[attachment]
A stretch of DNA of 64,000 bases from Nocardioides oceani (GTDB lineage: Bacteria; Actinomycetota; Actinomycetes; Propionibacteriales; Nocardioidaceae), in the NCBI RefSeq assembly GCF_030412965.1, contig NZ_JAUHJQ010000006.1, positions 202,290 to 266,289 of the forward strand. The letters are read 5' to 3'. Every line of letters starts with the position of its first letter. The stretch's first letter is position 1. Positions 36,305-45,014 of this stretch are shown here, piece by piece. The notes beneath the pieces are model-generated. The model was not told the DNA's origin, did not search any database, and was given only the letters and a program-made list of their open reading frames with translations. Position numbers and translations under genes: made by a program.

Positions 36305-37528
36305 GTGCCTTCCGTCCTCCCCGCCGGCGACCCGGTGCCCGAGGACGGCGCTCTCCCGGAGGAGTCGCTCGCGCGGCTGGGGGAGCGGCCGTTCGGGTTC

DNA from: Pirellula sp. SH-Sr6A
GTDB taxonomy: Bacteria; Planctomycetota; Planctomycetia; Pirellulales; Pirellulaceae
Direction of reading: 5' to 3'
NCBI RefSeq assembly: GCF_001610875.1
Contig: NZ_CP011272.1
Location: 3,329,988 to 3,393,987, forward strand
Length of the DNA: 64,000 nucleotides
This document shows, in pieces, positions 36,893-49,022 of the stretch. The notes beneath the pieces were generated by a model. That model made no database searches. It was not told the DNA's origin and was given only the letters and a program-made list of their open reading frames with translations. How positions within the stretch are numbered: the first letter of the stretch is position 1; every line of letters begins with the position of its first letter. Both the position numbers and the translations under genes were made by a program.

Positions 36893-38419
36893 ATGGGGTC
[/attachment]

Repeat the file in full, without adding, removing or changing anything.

A stretch of DNA of 64,000 bases from Nocardioides oceani (GTDB lineage: Bacteria; Actinomycetota; Actinomycetes; Propionibacteriales; Nocardioidaceae), in the NCBI RefSeq assembly GCF_030412965.1, contig NZ_JAUHJQ010000006.1, positions 202,290 to 266,289 of the forward strand. The letters are read 5' to 3'. Every line of letters starts with the position of its first letter. The stretch's first letter is position 1. Positions 36,305-45,014 of this stretch are shown here, piece by piece. The notes beneath the pieces are model-generated. The model was not told the DNA's origin, did not search any database, and was given only the letters and a program-made list of their open reading frames with translations. Position numbers and translations under genes: made by a program.

Positions 36305-37528
36305 GTGCCTTCCGTCCTCCCCGCCGGCGACCCGGTGCCCGAGGACGGCGCTCTCCCGGAGGAGTCGCTCGCGCGGCTGGGGGAGCGGCCGTTCGGGTTC

DNA from: Pirellula sp. SH-Sr6A
GTDB taxonomy: Bacteria; Planctomycetota; Planctomycetia; Pirellulales; Pirellulaceae
Direction of reading: 5' to 3'
NCBI RefSeq assembly: GCF_001610875.1
Contig: NZ_CP011272.1
Location: 3,329,988 to 3,393,987, forward strand
Length of the DNA: 64,000 nucleotides
This document shows, in pieces, positions 36,893-49,022 of the stretch. The notes beneath the pieces were generated by a model. That model made no database searches. It was not told the DNA's origin and was given only the letters and a program-made list of their open reading frames with translations. How positions within the stretch are numbered: the first letter of the stretch is position 1; every line of letters begins with the position of its first letter. Both the position numbers and the translations under genes were made by a program.

Positions 36893-38419
36893 ATGGGGTC